He was born in 1958 in Nagasaki. From early childhood Kazuyuki grew up surrounded by greenery and flowers and he formed a deep emotional attachment to them. It determined the choice of the future career: the master began to study the art of flower arrangement at the age of 22 years at Ikenobo, the famous prestigious ikebana school in Japan, where he developed as a floral artist. 

As he didn’t have enough money to open his store, Kazuyuki Ishihara began selling flowers at the age of 29 years. He used a unique selling method, a kind of street performance: he made unique flower bouquets in a minute, and these bouquets could amaze even the most demanding client. Word of his skill has spread widely. He became so famous that it allowed him to open his stores when the time came. The master opened the Manabi, an authentic Japanese garden and flower store. Starting with a small flower store in Nagasaki, Kazuyuki quickly became the most profitable florist in Japan.

Казуюки Исихара

Over time the flower business grew into a garden and landscape bureau. In 2006, the master took part in a prestigious exhibition called Chelsea Flower Show in London, where he won a gold medal. Breaking all stereotypes on his way, Mr. Ishihara quickly became a Chelsea legend due to his incredible style and attention to detail.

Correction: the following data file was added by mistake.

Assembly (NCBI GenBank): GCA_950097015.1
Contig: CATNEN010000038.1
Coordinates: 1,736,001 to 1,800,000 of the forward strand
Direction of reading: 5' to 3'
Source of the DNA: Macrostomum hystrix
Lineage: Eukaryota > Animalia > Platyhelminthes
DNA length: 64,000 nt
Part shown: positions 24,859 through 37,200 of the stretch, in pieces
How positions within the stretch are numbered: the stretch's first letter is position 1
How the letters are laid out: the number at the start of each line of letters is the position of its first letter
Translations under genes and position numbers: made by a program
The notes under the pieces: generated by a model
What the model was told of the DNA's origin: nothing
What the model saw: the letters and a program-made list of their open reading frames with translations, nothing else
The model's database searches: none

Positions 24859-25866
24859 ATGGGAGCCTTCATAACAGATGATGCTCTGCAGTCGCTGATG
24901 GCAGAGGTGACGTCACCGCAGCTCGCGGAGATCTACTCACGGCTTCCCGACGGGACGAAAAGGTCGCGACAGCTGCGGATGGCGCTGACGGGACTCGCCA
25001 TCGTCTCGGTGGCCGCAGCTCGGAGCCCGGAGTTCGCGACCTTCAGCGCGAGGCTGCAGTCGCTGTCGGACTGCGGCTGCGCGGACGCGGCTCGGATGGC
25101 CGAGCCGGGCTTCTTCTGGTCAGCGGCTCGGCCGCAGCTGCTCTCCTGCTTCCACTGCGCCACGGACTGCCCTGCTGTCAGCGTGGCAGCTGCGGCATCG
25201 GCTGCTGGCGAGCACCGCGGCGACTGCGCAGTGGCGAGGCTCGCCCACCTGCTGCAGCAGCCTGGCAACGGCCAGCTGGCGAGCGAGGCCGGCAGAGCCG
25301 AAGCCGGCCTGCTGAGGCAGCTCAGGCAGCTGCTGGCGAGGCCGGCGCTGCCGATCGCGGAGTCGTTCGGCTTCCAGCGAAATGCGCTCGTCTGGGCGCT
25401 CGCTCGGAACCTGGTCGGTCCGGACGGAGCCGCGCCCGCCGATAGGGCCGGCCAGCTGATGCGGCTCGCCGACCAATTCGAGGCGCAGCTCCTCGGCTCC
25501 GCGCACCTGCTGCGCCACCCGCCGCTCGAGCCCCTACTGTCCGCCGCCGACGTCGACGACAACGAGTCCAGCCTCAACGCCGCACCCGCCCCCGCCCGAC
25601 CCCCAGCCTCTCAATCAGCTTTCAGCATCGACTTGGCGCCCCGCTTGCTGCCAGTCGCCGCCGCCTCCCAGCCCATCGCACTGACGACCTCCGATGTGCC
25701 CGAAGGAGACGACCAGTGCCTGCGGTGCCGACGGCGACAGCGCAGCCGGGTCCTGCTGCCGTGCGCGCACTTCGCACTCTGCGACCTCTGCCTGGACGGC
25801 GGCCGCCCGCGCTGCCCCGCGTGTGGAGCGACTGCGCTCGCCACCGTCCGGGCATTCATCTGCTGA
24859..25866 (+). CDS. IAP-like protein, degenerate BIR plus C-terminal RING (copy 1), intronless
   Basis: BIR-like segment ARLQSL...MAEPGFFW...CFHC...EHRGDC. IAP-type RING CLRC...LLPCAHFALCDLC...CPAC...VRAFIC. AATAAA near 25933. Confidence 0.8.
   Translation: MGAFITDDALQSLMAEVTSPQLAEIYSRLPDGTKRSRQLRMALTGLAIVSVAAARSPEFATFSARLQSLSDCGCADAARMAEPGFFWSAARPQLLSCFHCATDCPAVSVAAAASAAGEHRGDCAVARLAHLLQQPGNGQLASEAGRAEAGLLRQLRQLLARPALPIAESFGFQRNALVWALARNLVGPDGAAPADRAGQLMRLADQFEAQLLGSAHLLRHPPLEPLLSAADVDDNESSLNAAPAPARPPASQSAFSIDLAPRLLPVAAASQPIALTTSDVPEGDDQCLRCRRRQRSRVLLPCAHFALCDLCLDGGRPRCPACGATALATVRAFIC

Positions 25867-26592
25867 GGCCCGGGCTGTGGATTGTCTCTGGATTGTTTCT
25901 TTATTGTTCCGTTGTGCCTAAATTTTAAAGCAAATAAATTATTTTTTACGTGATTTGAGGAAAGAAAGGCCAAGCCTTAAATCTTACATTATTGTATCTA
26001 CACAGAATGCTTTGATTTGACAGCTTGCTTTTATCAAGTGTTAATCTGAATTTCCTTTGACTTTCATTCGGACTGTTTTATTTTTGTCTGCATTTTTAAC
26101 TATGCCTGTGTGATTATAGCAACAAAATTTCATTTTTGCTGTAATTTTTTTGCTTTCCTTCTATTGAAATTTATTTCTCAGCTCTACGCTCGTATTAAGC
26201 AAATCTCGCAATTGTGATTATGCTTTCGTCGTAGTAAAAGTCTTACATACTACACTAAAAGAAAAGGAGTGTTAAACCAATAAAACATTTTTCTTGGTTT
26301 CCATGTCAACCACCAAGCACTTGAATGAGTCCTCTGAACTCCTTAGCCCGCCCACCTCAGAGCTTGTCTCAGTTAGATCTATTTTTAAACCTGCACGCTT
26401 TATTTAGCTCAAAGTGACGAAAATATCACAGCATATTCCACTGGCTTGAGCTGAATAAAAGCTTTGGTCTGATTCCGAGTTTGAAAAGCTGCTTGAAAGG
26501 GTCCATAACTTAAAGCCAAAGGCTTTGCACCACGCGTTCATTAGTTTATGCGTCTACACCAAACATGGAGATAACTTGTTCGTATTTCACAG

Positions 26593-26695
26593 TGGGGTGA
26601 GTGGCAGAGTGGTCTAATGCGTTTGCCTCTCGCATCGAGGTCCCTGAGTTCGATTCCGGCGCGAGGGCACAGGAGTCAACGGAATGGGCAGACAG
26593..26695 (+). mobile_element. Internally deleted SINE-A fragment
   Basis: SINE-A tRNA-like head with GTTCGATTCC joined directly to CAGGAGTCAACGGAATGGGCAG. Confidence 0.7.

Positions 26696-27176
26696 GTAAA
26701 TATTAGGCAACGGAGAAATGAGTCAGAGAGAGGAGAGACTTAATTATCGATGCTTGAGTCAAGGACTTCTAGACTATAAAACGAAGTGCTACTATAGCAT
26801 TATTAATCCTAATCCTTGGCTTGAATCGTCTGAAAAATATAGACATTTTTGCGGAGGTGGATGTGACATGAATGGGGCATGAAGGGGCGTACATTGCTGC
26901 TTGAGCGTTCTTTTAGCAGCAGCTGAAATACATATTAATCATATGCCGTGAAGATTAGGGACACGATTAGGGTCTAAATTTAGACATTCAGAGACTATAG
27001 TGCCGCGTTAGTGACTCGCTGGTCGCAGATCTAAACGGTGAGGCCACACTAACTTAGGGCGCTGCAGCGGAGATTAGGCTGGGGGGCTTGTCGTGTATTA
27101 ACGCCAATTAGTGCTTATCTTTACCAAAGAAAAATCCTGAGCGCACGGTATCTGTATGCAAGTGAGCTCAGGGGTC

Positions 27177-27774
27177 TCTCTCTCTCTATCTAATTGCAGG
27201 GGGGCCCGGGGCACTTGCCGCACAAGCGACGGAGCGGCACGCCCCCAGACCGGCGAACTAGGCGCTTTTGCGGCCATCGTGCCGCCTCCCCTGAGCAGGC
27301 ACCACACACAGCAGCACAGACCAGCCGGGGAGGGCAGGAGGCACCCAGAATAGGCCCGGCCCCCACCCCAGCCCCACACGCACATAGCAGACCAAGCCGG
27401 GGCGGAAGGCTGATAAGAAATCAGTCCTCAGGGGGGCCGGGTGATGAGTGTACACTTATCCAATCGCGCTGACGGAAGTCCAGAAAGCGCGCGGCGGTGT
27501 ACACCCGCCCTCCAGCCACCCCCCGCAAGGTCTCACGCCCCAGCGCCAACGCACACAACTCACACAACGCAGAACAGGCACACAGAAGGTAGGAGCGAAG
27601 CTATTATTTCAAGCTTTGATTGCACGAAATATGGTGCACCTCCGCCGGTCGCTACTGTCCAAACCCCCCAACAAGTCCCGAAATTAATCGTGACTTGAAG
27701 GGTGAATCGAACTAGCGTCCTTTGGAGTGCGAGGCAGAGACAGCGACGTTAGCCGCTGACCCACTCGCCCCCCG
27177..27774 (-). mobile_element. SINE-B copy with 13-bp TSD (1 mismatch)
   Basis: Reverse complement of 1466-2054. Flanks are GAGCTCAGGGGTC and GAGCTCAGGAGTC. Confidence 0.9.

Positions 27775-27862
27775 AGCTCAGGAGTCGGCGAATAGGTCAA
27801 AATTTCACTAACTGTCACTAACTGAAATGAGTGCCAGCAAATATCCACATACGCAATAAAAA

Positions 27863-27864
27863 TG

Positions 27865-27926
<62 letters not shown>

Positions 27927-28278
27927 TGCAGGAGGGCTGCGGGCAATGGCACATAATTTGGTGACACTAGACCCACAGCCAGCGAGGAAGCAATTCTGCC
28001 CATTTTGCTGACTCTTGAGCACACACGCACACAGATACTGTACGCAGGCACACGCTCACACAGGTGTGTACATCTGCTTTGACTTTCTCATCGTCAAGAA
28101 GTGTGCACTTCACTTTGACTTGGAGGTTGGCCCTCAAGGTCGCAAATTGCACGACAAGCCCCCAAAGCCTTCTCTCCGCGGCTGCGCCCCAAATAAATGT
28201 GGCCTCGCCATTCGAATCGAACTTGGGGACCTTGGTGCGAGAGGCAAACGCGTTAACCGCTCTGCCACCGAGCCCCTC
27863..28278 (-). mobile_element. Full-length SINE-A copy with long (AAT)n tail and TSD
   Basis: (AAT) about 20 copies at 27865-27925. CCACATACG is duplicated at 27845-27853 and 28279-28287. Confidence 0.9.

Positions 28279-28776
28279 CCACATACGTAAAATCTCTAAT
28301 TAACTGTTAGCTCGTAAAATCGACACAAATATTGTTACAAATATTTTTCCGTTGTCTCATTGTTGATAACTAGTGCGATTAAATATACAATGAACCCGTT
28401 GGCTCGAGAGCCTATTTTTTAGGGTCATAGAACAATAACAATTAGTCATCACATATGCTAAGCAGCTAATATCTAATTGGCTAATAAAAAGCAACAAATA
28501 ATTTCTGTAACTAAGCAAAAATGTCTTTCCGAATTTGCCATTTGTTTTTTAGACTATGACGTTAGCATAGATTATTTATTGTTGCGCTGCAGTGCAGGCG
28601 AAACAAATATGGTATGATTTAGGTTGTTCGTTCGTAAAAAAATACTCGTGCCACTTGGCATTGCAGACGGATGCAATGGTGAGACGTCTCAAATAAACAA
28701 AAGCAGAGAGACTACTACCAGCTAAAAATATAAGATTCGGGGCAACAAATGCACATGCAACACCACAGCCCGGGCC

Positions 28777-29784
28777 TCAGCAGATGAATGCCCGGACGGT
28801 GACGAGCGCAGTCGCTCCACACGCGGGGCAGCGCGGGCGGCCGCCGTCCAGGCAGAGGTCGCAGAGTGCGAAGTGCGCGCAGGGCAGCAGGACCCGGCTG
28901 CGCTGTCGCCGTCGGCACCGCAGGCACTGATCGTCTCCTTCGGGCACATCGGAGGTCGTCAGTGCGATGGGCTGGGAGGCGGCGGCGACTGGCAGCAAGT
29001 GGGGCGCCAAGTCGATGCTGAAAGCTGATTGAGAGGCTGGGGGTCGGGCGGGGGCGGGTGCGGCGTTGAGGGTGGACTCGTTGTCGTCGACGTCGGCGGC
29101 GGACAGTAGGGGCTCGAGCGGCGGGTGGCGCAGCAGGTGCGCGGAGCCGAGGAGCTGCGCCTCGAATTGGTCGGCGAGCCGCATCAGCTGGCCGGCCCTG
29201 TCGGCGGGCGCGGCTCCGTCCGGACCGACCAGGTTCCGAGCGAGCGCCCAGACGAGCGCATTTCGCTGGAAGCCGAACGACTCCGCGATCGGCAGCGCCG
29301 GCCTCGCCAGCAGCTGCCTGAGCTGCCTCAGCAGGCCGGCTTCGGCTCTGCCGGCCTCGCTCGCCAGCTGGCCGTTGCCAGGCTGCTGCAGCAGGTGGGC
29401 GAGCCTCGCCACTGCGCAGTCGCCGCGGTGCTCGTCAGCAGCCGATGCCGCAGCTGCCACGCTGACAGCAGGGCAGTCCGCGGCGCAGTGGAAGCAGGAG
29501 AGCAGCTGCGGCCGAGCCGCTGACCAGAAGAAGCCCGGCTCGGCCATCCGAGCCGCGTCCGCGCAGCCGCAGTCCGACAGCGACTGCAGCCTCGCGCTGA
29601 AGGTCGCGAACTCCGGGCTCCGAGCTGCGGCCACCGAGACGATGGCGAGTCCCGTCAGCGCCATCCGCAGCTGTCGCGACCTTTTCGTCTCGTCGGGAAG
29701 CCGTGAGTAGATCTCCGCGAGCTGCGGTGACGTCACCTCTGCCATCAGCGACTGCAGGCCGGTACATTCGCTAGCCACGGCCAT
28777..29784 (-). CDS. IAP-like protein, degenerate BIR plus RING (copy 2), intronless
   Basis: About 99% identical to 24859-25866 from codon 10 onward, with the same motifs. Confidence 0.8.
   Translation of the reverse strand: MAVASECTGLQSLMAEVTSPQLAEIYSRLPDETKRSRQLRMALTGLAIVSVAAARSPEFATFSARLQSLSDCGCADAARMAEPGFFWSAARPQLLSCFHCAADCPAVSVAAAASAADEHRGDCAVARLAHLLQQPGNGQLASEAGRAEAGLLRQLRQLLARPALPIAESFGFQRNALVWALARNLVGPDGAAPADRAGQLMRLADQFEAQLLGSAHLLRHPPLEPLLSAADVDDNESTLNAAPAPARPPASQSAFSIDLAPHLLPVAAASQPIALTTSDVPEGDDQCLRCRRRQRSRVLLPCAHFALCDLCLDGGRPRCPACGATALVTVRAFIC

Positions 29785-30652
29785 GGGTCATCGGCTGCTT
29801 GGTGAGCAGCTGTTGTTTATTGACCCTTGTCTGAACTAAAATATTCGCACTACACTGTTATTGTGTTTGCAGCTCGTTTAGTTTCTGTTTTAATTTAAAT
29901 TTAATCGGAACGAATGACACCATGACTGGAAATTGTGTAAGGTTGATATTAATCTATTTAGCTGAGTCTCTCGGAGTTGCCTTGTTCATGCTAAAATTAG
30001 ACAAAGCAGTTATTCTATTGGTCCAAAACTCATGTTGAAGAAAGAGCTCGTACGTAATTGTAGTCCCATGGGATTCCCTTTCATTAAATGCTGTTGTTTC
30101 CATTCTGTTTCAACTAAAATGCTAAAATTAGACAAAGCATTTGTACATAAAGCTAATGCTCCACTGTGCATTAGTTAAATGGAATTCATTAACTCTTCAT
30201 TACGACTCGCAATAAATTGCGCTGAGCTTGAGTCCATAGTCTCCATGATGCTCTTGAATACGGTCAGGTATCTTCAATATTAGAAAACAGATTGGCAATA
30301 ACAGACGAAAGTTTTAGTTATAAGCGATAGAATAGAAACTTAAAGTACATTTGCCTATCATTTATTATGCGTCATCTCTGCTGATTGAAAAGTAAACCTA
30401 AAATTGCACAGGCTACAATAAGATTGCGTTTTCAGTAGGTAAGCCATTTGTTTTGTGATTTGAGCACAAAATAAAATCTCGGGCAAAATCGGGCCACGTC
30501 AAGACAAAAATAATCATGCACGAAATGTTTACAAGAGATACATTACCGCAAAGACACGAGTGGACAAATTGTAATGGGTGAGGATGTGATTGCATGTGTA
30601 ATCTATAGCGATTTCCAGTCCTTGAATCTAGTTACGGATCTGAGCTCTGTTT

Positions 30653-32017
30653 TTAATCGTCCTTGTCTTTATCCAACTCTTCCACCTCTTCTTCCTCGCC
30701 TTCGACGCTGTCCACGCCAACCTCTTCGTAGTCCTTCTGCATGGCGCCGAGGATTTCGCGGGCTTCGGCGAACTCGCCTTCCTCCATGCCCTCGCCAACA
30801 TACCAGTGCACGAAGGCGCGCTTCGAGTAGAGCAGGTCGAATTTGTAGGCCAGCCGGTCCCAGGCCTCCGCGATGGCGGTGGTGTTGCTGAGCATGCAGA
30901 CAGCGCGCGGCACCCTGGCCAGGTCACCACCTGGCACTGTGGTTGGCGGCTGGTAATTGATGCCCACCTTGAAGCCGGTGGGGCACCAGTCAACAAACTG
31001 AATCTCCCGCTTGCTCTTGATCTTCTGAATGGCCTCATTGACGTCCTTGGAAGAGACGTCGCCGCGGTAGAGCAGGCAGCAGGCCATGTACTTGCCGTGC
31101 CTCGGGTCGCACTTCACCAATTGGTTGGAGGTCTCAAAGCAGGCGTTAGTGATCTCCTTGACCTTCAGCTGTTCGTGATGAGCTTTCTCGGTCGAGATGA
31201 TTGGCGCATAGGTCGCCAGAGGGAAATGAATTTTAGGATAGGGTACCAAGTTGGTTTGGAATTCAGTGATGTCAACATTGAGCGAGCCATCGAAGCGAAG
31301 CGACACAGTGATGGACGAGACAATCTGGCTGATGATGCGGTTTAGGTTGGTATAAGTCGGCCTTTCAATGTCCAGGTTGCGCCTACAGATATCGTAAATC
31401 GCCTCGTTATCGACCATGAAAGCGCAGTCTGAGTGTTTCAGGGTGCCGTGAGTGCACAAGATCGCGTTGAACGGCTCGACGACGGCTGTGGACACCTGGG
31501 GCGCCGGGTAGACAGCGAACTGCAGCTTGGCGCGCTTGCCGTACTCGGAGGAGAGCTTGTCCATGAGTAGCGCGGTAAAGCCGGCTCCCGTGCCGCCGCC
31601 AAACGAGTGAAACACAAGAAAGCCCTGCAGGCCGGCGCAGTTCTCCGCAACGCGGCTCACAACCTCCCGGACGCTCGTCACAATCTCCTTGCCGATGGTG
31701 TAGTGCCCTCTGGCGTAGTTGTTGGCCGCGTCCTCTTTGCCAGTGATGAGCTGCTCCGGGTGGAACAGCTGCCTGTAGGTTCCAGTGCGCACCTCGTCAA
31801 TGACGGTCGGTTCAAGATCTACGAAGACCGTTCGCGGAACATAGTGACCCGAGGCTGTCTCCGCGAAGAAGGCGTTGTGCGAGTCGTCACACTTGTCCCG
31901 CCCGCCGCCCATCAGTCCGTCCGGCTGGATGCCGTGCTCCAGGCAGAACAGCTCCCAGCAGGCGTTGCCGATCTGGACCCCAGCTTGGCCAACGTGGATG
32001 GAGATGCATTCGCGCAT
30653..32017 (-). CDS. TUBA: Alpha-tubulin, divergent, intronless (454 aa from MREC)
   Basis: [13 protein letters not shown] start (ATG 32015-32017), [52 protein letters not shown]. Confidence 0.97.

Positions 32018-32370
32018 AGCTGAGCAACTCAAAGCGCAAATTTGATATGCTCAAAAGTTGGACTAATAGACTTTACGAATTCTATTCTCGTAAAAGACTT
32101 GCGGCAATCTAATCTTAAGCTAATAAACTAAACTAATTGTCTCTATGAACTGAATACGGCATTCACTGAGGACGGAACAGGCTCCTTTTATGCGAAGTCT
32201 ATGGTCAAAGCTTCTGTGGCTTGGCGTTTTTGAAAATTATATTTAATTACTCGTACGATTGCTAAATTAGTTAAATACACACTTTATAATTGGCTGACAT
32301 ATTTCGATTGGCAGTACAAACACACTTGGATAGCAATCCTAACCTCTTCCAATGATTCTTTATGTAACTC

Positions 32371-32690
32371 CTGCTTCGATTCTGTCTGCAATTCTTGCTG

Japanese Landscape Design Trends 

During the next three years, he was the only contestant awarded a gold medal at the exhibition. Besides, he has received numerous awards at landscape design exhibitions around the world. 

Today Kazuyuki Ishihara is known as an owner and a founder of Ishihara Kazuyuki Design Laboratory with a portfolio including design of Haneda International Airport, Aeon department stores, Westin Ebisu hotel, the Ueno Zoo, Four Seasons hotel in Saint Petersburg. In addition to his commercial works, the master gives numerous lectures, workshops for children and professionals. 

Using flowers and plants as a medium between earthly and spiritual worlds, the master became an interpreter of the Japanese distinctive view of nature. Kazuyuki Ishihara tries to convey to people around the world his vision about the necessity of peaceful coexistence between people and nature.